The Raiders opted not to play Terrelle Pryor on Friday night, just 11 days after selecting the former Ohio State quarterback in the supplemental draft, and that means that Pryor's NFL debut may be on hold for a long while.
Pryor's suspension kicked in immediately following Oakland's loss at Seattle, meaning he is ineligible to play or practice until after the Raiders' fifth regular season game on Oct. 9. Because of that punishment, there had been speculation that Oakland head coach Hue Jackson would give Pryor some time in Friday's preseason finale.
But instead, with Pryor able to sneak only a handful of practices under his belt between the supplemental draft and the fourth week of the preseason, Jackson opted to stick with Jason Campbell, Trent Edwards and Kyle Boller at quarterback.
Campbell, Oakland's unquestioned starter, played a quarter and a half before giving way to Edwards. Heading into Friday night, the Raiders had yet to announce whether Edwards or Boller would serve as the team's regular season backup, so that may have been a factor in the decision to hold Pryor out.
Whichever QB winds up third on the depth chart also faces the reality of being cut once Pryor is eligible to join the team in Week 6.
Oakland used a third-round pick to select Pryor in the Aug. 22 supplemental draft. The Raiders did so knowing that Pryor faced a suspension for what the NFL claimed was a violation of the league's draft rules -- Pryor did not declare for the full NFL draft in April, despite facing a five-game suspension at Ohio State; in June, Pryor changed his mind and left Ohio State for a shot at the pros.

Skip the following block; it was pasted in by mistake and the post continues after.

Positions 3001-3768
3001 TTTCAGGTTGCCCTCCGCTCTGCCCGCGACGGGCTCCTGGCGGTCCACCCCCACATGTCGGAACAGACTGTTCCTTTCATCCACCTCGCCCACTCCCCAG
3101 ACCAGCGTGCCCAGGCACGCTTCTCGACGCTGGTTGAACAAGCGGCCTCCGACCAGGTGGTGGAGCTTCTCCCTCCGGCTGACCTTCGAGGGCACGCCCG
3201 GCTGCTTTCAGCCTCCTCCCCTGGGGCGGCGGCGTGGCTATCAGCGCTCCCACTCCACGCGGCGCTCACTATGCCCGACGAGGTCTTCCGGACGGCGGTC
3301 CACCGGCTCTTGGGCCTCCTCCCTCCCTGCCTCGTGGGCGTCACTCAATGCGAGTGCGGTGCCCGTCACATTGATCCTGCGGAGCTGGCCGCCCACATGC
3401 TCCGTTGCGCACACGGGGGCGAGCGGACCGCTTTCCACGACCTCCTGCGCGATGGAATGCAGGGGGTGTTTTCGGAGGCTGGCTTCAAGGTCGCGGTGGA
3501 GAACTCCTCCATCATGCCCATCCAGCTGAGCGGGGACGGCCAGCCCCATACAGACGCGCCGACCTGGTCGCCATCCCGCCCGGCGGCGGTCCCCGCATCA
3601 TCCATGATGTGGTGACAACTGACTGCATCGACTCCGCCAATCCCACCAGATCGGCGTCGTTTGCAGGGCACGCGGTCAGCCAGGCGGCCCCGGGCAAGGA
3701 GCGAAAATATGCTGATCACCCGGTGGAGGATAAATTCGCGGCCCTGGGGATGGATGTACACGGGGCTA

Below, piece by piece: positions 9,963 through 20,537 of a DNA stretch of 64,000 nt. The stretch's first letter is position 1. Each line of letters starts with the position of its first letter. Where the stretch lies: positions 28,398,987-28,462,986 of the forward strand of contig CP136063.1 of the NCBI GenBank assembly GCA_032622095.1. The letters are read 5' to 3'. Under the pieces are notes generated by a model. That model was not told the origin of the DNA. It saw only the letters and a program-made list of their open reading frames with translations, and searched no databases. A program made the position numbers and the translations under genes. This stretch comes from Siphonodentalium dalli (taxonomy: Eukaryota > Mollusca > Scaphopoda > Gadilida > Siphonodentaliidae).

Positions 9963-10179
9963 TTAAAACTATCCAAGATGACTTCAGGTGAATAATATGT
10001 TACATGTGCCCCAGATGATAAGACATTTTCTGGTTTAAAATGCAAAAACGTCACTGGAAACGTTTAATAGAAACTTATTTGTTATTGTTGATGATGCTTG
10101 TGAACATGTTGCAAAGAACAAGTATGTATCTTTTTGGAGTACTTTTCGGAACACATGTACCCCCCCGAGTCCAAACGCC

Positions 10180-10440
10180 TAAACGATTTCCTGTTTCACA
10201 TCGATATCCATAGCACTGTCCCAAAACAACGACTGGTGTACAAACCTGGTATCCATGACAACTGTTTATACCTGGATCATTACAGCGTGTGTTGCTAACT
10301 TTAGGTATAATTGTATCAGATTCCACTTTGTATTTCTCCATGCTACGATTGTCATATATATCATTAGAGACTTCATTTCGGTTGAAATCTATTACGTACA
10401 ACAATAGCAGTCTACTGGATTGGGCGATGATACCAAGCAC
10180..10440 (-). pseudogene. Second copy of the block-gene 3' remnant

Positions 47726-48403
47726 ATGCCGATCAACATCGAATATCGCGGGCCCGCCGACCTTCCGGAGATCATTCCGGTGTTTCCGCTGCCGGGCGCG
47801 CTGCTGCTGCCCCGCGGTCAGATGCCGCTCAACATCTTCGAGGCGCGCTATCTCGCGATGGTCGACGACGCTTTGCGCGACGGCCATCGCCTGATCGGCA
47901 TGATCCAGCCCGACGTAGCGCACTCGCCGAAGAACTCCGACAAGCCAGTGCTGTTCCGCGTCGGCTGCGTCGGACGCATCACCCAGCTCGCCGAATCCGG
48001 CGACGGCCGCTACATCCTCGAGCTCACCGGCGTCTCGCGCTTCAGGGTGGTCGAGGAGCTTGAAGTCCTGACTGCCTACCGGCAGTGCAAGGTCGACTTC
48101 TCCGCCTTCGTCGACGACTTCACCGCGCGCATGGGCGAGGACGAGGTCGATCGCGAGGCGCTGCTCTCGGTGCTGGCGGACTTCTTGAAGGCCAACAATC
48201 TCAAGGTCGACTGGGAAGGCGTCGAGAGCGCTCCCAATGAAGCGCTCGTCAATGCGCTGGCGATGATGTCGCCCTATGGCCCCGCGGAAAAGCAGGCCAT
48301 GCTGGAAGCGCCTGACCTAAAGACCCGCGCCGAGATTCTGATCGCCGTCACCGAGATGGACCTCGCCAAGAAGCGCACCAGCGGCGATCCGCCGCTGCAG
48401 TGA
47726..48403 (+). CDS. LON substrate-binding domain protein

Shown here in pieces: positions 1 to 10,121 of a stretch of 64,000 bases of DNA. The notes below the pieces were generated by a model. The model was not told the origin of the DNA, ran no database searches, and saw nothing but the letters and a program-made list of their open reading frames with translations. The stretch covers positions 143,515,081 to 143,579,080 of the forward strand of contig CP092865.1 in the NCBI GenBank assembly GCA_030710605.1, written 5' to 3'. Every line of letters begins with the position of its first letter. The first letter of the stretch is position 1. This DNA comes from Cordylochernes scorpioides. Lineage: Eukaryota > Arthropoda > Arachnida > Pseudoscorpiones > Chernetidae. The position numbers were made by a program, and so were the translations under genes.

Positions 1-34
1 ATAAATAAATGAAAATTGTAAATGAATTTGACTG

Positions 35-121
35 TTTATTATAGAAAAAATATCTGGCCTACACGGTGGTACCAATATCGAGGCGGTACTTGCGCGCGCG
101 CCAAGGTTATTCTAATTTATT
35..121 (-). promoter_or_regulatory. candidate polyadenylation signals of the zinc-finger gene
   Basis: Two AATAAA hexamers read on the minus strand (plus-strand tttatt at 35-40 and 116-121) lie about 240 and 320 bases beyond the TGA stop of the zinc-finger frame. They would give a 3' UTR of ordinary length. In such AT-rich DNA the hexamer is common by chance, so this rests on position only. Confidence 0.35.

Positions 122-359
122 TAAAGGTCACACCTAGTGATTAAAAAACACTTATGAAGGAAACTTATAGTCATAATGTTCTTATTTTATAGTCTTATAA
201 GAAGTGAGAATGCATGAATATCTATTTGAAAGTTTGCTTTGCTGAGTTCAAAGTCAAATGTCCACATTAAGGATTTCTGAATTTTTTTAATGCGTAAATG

Pryor will be well behind the curve when he's again eligible to practice with the Raiders. Between another five-plus weeks without on-field work and the fact that Oakland will be right in the middle of its regular season when his suspension is over, Pryor looks unlikely to see any game action -- unless the Raiders find themselves in a substantial blowout, one way or another -- until the 2012 preseason.
It's a difficult reality for Pryor, already considered by most to be more of a long-term project than an NFL-ready prospect.
The Raiders are in a position to ease Pryor along, thanks to Campbell. But the lack of work also may prevent Oakland from testing Pryor's capabilities elsewhere -- heading into the supplemental draft, the idea of moving the athletic and well-built Pryor to wide receiver or utilizing him as a change-of-pace quarterback was raised more than once. Everything's on hold for now, though, which means we'll have to wait a little longer -- possibly through an entire season -- until we see what Pryor can bring to the NFL table.